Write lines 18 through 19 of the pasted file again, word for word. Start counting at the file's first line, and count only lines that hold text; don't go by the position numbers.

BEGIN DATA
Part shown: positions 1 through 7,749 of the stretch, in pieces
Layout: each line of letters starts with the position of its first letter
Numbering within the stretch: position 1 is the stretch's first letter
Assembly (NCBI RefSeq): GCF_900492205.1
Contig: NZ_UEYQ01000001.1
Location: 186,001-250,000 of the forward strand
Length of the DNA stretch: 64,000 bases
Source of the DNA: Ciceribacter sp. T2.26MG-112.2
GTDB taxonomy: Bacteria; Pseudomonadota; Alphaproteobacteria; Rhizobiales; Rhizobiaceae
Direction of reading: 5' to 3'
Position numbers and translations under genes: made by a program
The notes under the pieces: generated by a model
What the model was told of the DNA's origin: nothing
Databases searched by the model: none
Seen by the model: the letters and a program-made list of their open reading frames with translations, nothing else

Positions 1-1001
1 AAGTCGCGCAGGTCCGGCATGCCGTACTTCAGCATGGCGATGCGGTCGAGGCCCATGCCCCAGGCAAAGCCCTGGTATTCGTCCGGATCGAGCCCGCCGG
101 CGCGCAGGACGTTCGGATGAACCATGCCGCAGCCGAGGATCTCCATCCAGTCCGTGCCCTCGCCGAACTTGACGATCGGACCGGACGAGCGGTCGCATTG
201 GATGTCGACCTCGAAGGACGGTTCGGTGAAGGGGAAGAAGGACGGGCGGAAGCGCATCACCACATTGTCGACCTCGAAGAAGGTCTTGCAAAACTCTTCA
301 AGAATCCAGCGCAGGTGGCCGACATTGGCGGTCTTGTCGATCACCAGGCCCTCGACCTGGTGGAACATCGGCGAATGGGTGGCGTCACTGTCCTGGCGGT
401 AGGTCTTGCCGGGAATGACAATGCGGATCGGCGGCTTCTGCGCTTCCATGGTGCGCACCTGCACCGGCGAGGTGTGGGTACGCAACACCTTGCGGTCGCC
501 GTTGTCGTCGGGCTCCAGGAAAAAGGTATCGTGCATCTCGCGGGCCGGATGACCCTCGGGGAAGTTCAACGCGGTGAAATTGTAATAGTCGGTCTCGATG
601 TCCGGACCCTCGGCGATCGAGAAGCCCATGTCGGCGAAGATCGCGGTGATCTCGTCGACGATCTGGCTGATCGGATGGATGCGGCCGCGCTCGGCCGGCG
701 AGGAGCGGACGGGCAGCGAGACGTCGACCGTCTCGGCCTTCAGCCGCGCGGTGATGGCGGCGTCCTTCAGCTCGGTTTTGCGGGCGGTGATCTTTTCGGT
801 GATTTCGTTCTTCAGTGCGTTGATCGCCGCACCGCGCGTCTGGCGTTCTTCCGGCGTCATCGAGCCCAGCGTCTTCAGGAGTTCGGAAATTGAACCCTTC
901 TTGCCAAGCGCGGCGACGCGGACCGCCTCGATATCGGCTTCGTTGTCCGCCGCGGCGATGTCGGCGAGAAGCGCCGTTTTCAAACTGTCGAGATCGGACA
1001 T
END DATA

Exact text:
101 CGCGCAGGACGTTCGGATGAACCATGCCGCAGCCGAGGATCTCCATCCAGTCCGTGCCCTCGCCGAACTTGACGATCGGACCGGACGAGCGGTCGCATTG
201 GATGTCGACCTCGAAGGACGGTTCGGTGAAGGGGAAGAAGGACGGGCGGAAGCGCATCACCACATTGTCGACCTCGAAGAAGGTCTTGCAAAACTCTTCA